Often, this is done instinctively, not consciously. But I would contend, conscious or not, the process is served when the artist is having regular and unmediated contact with a broad segment of society. If the disconnect is too great -- if the Average Joe shuns artists and artists shun him -- communication can't happen. The theatre becomes non-responsive.
For all we know, inside her mind Terry Shiavo may have been leading a very rich internal life, but it was not being affected by the outside world, nor was it able to be communicated to the outside world. When the arts become self-referential and self-absorbed, the same thing is happening, I think. Channels of communication are severed. All one has to do is read theatre blogs to see that theatre has a very rich internal life, but if what June Thomas writes is true -- that "for the most part, theater just isn't a core ingredient of the cultural diet of this hypereducated, au courant group of relatively affluent young people. They read prolifically, see all the new movies, and can identify the hip bands in four notes, but Broadway, or theater in general?—not so much" -- then Houston, we have a problem. And the problem is not with this group of young people, nor is it with artists, but rather it is with the lack of communication happening between the two groups. And unless artists are willing to do what is necessary to breach that wall, and engage in a give-and-take conversation that would have an effect on how we do theatre, then the coma will continue.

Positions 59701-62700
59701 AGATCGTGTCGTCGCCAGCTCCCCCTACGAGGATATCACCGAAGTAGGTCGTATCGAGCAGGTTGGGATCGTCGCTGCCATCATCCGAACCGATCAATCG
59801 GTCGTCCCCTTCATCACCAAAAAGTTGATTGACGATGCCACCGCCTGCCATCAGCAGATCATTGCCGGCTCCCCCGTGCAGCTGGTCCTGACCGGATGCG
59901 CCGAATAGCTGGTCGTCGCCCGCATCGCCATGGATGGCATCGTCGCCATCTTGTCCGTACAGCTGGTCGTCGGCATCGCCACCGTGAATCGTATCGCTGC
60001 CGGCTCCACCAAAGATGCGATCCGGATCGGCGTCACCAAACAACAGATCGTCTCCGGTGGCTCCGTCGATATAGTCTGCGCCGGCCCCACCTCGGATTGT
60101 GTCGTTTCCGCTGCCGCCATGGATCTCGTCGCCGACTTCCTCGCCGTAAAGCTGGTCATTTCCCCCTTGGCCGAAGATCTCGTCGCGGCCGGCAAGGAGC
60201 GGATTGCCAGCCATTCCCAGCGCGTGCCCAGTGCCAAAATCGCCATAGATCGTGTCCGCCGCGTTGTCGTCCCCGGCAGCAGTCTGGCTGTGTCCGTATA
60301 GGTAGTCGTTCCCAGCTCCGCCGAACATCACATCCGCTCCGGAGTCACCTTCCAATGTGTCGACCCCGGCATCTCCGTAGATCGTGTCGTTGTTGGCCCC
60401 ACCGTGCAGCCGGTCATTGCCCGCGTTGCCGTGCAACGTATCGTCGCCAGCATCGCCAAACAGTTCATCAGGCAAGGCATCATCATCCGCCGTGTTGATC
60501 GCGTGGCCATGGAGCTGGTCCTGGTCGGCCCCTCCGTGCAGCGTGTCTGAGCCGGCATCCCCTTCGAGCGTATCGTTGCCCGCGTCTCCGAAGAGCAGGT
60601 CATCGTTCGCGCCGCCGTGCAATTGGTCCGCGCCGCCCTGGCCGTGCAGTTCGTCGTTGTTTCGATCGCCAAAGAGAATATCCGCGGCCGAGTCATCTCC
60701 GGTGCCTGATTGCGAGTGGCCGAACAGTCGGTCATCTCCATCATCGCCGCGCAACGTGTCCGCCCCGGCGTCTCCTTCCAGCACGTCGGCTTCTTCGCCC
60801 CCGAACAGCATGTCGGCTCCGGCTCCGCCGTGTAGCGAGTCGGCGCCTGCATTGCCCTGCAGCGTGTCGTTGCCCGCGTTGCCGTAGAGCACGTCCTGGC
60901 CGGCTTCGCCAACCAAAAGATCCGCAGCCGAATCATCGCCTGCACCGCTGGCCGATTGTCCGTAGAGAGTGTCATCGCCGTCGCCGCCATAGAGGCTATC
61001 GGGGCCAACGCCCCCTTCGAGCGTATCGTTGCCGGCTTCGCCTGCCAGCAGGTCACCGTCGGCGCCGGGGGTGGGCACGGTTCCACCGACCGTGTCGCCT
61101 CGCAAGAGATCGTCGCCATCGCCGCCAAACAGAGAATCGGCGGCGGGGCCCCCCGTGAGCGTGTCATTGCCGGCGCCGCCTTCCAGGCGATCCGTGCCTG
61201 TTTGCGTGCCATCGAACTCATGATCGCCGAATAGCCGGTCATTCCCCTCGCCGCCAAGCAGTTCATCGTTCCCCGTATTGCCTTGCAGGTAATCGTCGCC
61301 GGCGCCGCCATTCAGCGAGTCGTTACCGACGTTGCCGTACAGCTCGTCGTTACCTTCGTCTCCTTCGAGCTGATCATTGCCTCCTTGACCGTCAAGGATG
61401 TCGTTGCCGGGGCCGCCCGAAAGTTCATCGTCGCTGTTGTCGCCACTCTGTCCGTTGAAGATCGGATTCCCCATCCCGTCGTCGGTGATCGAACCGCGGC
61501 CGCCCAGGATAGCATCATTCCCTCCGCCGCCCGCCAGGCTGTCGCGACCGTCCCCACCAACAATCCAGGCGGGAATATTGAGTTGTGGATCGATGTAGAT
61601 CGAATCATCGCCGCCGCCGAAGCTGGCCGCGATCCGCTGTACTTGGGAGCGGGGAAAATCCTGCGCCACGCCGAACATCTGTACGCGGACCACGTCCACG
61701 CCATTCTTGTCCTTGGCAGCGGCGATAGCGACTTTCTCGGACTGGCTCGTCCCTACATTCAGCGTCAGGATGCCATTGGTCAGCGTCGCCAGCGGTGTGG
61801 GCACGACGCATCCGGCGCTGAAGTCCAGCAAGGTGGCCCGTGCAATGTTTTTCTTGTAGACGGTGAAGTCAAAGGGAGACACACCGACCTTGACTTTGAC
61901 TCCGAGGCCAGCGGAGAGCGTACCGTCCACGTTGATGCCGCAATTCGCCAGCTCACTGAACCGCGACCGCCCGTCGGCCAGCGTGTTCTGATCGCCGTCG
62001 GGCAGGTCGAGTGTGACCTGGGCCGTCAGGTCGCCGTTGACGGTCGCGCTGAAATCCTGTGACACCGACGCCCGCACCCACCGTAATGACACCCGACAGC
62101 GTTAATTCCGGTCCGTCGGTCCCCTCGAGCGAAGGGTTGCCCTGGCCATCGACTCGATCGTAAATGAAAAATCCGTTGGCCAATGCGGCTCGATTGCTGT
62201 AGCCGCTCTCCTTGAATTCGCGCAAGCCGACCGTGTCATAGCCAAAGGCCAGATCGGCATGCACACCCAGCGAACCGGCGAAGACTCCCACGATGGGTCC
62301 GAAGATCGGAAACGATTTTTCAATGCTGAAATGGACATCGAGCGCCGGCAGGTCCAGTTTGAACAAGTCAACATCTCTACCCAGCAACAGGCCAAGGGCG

When I write this blog, I write for those involved with theatre, and in doing so I feel it is necessary to address those things that we can do, not what the rest of society can do for us. Yes, US arts policy is appalling, but I don't think it will change until we make the case for our importance. And that means, I think, to establish a strong bond with the Average Joe, and create theatre that speaks to his heart and mind as it exists right now. And I'm not talking about political theatre, or not solely political theatre, but about his needs and hopes and dreams and pains and joys.
Recently, we had the story of the gentleman who woke from a coma after 19 years. There is always hope that communication can be re-established.
Update (just what you needed -- more appended to this eternal post): The quotation on "The Mirror Up to Nature" from Ian Maxwell MacKinnon's "Elect Better Actors" says is a nice addition to the above post. I interpret being "elected" in terms of being a part of the community, and chosen by it. I don't think it is about popularity, at least not primarily so, but about connection.